A particular application of the Date-Himo Cord resulted from the wisdom of these people. It is tied under the knee cap, firm but not too tight. This acts a a brace, providing a light restriction on the knee movement, preventing the body from leaning forward. It has similar effects as Nanba walking with a short stick, preventing imbalance, fatigue, and knee pain. This is a Ninjutsu technique which Reed Sensei learned from Ninja Master Narashino Ryukyu.

Beware of walking while looking at your cell phone!

Just a few light jumps in place will naturally correct your posture, so that the legs are naturally positioned under the shoulders and pelvis. This helps you to stand comfortably.

The human head weighs about five kilograms, yet when tilted forward 60 degrees as in looking at a smartphone, the effective burden on the neck is about 27 kilograms.

It is not uncommon to see people walking while looking at their phones. A human head has a weight of about five kilograms when standing straight in good posture. However, if a person’s head is tilted forward 60 degrees, then the burden on the neck becomes about 27 kilograms. It is also a burden on the body. Walking like this while looking at your cell phone can cause headaches, neck pain, and stiff shoulders.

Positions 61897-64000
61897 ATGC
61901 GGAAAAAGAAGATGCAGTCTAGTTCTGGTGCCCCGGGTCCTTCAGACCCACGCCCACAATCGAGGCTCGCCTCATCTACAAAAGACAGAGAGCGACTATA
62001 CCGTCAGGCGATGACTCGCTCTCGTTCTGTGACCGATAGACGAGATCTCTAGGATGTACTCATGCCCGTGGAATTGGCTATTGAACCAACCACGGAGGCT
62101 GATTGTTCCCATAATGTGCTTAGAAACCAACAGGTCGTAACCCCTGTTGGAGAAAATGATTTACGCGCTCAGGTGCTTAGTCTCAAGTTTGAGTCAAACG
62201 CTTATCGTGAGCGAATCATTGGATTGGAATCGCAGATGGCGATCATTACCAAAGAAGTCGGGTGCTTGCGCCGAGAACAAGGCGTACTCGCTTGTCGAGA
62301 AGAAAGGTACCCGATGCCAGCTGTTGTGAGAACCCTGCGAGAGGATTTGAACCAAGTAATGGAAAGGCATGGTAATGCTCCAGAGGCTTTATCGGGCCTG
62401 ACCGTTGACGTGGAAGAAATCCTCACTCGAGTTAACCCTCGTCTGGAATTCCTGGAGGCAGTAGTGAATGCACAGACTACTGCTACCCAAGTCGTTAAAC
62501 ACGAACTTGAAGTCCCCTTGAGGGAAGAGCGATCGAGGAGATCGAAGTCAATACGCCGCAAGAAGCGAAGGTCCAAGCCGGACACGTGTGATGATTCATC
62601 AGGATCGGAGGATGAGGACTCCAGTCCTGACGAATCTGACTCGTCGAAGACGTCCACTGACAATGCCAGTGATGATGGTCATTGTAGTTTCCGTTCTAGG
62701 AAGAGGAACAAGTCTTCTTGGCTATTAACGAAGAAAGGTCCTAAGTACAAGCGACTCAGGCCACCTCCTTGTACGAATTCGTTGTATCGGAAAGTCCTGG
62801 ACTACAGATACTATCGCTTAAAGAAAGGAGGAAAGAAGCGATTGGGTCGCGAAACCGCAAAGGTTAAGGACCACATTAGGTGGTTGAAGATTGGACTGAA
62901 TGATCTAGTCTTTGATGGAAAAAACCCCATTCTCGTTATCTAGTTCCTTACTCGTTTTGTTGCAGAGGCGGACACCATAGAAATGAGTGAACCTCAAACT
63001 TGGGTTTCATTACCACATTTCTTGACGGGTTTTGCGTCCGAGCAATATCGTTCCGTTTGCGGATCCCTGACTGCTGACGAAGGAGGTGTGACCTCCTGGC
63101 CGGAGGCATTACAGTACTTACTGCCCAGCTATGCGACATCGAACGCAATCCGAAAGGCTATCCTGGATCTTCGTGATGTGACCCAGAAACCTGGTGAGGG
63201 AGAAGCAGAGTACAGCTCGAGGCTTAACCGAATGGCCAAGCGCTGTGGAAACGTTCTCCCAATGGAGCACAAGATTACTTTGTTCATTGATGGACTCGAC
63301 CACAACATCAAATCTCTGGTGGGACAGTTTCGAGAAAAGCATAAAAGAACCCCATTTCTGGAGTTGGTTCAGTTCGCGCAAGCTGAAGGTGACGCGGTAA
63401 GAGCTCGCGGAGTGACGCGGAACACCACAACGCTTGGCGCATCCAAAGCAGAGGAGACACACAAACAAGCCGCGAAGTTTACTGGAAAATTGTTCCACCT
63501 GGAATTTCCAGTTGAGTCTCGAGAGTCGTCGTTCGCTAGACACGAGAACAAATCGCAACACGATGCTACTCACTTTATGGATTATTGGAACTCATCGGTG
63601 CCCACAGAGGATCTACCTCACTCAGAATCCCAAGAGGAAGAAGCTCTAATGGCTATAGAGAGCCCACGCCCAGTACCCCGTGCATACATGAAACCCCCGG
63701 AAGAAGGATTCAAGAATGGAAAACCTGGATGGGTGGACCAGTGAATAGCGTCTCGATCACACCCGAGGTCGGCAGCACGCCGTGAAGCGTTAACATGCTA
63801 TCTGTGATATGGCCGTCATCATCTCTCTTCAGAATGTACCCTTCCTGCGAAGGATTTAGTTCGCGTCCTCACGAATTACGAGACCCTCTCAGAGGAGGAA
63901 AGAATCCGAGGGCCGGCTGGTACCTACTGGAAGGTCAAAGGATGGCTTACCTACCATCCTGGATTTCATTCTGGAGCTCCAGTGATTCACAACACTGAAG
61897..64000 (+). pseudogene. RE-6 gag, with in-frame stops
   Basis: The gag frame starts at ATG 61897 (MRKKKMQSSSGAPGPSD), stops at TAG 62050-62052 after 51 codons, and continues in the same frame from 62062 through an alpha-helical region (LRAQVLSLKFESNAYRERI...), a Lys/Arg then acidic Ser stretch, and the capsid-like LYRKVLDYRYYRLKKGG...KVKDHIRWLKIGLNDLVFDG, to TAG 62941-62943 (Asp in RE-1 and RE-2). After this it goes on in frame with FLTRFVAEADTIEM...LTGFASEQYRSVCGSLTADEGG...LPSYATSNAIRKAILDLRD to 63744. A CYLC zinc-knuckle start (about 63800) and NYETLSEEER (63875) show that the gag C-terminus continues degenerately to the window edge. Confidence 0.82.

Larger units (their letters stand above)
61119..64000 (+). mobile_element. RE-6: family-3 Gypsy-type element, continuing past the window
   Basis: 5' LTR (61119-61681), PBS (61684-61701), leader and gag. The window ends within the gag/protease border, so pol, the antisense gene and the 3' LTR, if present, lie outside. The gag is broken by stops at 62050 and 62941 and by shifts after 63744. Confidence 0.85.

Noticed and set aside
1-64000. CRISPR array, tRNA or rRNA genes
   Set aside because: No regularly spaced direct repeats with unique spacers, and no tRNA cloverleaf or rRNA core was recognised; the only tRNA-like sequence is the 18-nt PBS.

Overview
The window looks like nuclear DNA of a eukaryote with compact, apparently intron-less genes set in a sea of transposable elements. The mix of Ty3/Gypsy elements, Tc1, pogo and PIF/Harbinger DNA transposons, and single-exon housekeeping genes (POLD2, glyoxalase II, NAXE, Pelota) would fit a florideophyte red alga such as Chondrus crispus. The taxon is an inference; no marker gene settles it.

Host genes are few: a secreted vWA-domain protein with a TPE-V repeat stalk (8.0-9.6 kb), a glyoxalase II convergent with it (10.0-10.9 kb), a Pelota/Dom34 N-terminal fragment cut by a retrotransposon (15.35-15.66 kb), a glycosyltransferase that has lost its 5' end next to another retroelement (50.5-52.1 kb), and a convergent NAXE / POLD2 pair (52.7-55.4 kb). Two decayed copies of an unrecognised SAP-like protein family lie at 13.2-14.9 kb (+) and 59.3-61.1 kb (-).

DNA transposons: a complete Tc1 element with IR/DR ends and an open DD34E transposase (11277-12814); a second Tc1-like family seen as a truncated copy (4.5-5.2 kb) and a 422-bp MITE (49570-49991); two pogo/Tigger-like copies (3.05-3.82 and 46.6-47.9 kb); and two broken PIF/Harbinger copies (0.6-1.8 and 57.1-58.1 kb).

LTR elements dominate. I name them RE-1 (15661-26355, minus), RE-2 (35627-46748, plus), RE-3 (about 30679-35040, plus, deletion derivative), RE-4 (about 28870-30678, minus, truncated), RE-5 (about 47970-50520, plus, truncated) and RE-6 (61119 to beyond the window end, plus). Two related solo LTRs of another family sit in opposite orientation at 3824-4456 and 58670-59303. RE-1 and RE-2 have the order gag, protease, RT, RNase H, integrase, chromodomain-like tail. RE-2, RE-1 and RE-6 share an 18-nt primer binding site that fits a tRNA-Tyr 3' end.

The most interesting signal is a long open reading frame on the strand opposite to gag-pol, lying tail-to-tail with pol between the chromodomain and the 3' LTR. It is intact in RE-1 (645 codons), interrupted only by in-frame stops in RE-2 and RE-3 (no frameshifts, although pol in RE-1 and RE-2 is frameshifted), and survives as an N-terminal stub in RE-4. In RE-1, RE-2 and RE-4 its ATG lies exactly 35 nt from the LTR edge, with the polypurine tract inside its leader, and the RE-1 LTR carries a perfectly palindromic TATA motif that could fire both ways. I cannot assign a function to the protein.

Even if you don’t walk looking at your phone, if your life is centered around desk work, you may develop the same problem.

Stand with the back of the head, shoulder blades, and sacrum against the wall ①. From here, take a half step forward ②, stepping into a comfortable, arched posture like a well-strung Japanese bow ③.

The easiest way to correct your posture is to jump lightly in place. After a few times your feet will naturally settle under the shoulders and pelvis, creating a comfortable standing posture.